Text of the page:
While the coronavirus has not yet fully disappeared, European governments are already releasing most of the restrictions previously put in place to stop the disease from spreading rapidly and minimize the pandemic impact. Life in the Czech Republic has mostly returned to normal, however, there are still some changes that have to be made for the situation to be the same as it was before the pandemic.
The “Traffic Light System” updated
On June 1 the Czech government introduced the so-called “Traffic Light System”, which divides the EU countries into three different groups based on the level of risk of getting infected with the COVID-19 in these European countries:
- countries marked green are safe with a low risk of getting infected;
- traveling to countries marked orange is not recommended;
- countries marked red are considered unsafe with a high risk of getting infected.
How exactly does this work? As of June 15 traveling to countries marked green is allowed with no restrictions. It won’t be required to give the reason for entering the country which means that traveling for the purpose of a vacation will be allowed as well. Neither Czechs nor citizens of these countries have to produce a negative test for COVID-19 or undergo the mandatory 14-days long quarantine upon their arrival to the Czech Republic from these countries.
Citizens of EU+ countries marked as red or orange continue to be bound by restrictions issued by the Ministry of Health (for example tourists from these countries aren’t allowed to enter the Czech Republic). In order to be allowed into the Czech Republic, foreigners still need to give a reason for entering, such as studying or working in Czechia. All details regarding this can be found on the Ministry of Health’s webpage.
It is also necessary to keep in mind that other countries have their own set of rules and restrictions regarding traveling and these rules must be still followed.
The same thing applies vice versa: for example, Sweden allows people to enter and leave the country with no restrictions but according to the Czech government it is a country with a high risk of getting infected and so when traveling from Sweden to the Czech Republic it is still necessary to produce a negative test for COVID-19 or undergo the mandatory 14-days long quarantine.
When traveling, remember, please, that citizenship or residence permits can also make a difference when it comes to being or not being allowed to cross the countries’ borders.
All the necessary information regarding the immigration process can be found on the Czech Ministry of the Interior’s webpage (UPDATE, July 20: The document was removed from the Ministry’s website).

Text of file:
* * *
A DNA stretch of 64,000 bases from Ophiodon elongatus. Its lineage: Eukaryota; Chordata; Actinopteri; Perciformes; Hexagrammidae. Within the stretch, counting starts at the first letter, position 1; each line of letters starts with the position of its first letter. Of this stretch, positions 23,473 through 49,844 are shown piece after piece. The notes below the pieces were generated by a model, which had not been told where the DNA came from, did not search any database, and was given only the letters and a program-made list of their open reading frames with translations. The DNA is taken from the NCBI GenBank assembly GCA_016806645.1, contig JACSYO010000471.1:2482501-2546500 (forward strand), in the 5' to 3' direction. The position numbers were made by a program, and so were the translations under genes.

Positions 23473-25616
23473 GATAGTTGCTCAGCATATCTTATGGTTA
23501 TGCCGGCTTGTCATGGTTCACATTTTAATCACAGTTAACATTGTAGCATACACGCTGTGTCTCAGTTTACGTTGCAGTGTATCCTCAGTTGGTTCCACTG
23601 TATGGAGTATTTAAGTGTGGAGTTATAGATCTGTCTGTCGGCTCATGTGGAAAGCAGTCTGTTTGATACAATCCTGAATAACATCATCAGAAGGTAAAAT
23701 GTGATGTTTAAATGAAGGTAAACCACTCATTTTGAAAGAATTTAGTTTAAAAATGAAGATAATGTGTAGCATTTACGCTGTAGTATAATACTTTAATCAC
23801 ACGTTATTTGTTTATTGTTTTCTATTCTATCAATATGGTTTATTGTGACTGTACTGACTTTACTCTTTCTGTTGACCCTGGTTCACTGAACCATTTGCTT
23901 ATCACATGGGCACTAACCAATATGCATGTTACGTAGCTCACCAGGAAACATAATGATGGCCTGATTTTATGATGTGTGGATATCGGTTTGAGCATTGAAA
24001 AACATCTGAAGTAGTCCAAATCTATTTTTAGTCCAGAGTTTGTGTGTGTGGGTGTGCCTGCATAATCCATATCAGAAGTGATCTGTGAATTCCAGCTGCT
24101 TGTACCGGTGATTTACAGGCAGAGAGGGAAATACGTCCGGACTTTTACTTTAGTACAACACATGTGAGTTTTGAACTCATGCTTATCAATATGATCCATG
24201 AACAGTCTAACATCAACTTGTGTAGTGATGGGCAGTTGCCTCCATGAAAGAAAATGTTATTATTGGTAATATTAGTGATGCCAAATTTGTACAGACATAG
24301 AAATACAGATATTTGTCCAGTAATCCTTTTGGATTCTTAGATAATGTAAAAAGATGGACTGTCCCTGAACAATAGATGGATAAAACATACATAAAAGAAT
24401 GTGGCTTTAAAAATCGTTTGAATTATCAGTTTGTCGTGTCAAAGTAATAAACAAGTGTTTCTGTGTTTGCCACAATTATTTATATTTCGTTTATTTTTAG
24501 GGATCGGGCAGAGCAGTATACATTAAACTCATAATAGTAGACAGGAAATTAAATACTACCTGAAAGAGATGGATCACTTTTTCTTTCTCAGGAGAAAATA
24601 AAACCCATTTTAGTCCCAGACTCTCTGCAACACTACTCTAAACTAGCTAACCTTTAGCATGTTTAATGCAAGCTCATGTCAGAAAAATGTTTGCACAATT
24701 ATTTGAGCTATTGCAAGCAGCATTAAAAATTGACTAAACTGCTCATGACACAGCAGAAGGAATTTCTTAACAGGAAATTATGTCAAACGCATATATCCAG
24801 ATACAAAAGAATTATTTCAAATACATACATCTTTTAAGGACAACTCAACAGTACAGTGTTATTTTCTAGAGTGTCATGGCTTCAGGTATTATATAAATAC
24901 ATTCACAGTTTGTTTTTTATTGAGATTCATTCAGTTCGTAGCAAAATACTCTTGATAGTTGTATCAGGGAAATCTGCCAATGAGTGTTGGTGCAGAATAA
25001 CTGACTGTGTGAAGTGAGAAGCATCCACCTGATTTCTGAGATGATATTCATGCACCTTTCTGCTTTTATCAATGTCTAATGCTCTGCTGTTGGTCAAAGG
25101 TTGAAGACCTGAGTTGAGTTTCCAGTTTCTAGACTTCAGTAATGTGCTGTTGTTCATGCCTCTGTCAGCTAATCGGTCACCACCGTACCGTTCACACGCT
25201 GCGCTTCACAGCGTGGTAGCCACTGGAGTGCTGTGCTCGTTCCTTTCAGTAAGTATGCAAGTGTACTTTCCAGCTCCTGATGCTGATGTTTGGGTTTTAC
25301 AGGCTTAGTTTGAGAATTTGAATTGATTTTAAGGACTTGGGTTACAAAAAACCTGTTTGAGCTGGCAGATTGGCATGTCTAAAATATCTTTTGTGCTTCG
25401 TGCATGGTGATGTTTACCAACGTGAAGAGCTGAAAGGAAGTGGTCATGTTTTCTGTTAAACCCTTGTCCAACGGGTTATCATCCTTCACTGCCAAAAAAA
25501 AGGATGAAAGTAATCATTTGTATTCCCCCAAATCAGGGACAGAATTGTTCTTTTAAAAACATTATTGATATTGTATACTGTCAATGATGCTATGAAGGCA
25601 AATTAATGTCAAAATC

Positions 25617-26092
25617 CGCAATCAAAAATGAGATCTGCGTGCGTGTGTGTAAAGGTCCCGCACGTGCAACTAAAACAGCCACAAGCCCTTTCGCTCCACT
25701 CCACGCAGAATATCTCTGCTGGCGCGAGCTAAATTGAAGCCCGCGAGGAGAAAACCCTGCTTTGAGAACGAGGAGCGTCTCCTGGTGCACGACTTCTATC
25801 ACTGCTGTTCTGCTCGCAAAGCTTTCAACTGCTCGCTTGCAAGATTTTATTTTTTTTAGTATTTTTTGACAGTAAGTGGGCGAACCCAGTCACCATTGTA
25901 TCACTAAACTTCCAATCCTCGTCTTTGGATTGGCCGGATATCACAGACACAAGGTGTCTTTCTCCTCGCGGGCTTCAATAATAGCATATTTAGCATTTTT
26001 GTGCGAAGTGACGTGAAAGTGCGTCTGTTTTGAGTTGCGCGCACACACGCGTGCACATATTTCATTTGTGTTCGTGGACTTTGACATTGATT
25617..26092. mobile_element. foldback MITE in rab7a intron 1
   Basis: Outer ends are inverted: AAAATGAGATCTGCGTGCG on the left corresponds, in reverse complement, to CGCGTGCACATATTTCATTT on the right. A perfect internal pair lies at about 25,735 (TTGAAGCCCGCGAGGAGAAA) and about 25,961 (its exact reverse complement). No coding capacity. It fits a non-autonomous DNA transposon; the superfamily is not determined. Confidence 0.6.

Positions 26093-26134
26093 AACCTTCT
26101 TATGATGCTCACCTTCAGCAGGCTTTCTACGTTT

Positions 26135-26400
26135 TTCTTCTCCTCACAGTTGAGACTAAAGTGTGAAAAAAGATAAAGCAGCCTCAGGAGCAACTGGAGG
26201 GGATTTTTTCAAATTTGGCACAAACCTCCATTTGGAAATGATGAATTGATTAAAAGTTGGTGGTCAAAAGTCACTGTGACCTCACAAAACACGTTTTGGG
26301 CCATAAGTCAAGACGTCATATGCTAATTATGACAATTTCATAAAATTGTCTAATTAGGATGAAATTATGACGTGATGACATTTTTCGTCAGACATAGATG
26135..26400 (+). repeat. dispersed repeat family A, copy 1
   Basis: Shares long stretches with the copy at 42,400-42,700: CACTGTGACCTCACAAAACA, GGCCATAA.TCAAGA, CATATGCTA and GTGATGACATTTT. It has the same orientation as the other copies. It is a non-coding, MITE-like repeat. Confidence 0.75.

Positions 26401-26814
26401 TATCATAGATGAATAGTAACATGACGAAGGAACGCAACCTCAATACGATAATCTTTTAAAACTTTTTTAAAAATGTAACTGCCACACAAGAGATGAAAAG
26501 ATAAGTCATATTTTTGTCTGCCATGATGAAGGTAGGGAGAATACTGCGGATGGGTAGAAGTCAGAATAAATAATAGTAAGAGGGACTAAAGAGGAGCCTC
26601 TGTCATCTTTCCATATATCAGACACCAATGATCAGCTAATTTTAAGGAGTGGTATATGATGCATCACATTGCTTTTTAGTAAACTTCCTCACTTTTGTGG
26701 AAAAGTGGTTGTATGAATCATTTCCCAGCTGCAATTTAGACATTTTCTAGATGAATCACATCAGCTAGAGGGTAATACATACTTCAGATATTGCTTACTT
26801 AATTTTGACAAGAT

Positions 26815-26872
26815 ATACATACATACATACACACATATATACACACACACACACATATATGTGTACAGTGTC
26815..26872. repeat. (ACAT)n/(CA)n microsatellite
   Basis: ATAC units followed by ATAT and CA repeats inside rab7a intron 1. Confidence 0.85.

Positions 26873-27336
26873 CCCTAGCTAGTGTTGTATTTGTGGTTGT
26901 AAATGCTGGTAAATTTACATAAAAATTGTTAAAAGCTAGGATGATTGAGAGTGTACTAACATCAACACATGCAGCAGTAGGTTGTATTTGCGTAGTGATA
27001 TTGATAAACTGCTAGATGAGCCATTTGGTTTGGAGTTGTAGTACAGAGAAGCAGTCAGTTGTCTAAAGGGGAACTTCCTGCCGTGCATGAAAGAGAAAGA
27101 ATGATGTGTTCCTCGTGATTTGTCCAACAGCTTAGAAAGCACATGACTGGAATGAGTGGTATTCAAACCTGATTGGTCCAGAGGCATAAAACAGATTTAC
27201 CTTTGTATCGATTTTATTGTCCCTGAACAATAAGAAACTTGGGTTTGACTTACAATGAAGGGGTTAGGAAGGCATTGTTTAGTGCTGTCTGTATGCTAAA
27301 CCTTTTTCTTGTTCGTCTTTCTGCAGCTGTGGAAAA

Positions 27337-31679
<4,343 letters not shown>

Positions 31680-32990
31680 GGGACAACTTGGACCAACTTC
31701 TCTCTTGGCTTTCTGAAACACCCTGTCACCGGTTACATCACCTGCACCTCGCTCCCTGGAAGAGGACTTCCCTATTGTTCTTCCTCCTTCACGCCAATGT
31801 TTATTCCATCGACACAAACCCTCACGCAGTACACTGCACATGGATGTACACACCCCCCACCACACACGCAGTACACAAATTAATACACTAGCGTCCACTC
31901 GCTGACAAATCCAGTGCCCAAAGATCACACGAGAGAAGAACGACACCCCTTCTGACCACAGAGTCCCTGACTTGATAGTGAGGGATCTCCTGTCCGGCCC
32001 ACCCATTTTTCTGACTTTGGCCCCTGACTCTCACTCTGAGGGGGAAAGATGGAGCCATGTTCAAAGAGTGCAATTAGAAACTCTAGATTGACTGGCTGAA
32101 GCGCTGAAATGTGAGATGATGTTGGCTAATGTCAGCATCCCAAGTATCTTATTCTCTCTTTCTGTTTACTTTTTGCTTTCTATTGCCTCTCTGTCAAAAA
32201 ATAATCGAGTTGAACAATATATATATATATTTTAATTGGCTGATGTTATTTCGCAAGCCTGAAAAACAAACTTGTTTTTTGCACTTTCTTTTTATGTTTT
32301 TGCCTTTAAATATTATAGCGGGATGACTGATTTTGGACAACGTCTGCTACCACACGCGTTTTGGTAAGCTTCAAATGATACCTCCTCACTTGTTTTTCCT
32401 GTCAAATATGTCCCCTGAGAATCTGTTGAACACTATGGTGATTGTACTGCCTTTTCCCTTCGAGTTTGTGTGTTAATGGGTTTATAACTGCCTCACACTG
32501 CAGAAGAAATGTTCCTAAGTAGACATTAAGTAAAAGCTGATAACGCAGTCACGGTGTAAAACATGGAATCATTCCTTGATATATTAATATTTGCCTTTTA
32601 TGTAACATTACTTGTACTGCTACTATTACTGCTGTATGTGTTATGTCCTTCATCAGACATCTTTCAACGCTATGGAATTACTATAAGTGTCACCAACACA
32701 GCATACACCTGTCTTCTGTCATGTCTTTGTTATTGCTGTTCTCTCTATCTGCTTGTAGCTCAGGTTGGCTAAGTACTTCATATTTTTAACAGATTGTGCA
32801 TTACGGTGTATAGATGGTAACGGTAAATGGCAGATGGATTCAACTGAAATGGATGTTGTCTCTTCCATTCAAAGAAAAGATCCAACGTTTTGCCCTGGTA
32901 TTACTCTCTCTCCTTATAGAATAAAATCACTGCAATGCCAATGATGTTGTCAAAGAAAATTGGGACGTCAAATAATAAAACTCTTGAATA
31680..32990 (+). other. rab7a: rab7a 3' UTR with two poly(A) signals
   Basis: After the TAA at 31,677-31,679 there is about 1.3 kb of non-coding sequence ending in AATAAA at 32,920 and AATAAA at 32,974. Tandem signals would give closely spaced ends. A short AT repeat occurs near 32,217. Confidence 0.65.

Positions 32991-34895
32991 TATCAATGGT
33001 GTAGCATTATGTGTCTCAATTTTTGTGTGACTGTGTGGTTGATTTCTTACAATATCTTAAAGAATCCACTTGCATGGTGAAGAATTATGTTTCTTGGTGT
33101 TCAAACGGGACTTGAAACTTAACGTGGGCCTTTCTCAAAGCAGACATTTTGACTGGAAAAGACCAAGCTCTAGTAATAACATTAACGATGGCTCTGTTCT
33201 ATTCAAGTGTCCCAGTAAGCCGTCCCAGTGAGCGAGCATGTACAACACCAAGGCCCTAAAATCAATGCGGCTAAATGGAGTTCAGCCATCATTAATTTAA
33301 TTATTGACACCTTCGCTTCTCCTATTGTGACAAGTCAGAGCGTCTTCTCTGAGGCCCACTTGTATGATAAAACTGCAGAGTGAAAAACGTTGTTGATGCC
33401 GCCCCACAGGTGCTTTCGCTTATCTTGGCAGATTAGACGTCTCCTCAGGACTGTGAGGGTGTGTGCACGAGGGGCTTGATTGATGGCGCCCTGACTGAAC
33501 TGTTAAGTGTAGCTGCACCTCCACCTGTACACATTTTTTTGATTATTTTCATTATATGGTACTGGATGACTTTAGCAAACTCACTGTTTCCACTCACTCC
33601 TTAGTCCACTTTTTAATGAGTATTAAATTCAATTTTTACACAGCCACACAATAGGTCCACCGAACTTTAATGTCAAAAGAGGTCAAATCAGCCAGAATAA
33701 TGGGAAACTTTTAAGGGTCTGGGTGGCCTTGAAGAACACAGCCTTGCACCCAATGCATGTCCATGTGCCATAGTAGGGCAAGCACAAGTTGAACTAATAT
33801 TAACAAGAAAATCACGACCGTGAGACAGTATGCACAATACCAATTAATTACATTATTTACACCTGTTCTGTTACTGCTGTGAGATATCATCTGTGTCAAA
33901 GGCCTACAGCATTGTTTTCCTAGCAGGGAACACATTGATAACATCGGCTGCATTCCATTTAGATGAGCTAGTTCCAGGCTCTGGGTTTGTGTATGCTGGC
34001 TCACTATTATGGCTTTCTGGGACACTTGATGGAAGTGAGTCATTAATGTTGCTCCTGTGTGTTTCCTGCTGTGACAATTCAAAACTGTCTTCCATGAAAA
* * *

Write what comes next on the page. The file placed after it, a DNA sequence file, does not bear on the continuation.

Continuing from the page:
On June 12 the Czech government introduced its updated version: Compared to the original Ireland, Netherlands, Belgium, France, Italy, and Spain are considered safe. On the other hand, Portugal and the Silesian Voivodeship are newly perceived as high-risk as opposed to the UK which is now considered only medium-risk.
The “Traffic Light System” will be updated depending on the situation.
Traveling to Slovakia and other neighboring countries
The border between the Czech Republic and Slovakia was reopened on Thursday, June 4. Citizens of these two countries, as well as EU citizens with a permanent or long term residence permit in the Czech Republic or Slovakia, are free to cross the border with no restrictions. This means that it is not required to produce any documents when entering these countries, nor is it necessary to produce a negative test for the COVID-19 upon return or to undergo the mandatory quarantine.
Traveling to Austria and Hungary is possible from June 5 and the Polish border was reopened on Saturday, June 13. The only problem here is the Silesian Voivodeship, which is still considered high-risk, as the number of newly infected people is still growing rapidly, and borders with Czech Silesia and the North Moravian region.
As for Germany, the border controls have been eased and Czech citizens can return from this country without submitting a negative test for COVID-19. Entering Germany is possible for all EU citizens from June 15.
Face masks no longer mandatory outdoors
Another, albeit, not so significant change was announced on June 12 and concerns the mandatory wearing of face masks. As of June 15, it won’t be mandatory to wear them outdoors even if there are other people present nearby (more specifically two meters far from each other).
This change, however, doesn’t include public events (such as protests) during which the wearing of face masks will still be mandatory until announced otherwise. This also applies to buildings and public transport where they remain mandatory as announced by the Minister of Health, Adam Vojtěch.
From June 15, it is also possible to organize events for 2 500 people in areas with structurally separate sectors, such as sports stadiums. Each sector can accommodate a maximum of 500 participants and must have its own entrance.
Social distancing at the hairdressers’ is also lifted, some water attractions are reopened and people will also be able to buy snacks at markets, theaters, and cinemas.
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Let us know and get your residence permit as soon as possible to be safe in the future in case the pandemic returns – having a residence permit is the best way of making sure you’ll be able to return to the Czech Republic even if the borders are closed again.
Sources: Novinky.cz article I and article II, Ministry of Health of the Czech Republic (UPDATE, June 29: The document was removed from the Ministry’s website), Ministry of the Interior of the Czech Republic and Seznamzpravy.cz
Sources of pictures: Ministry of Health of the Czech Republic (UPDATE, July 15: The document was removed from the Ministry’s website), pexels.com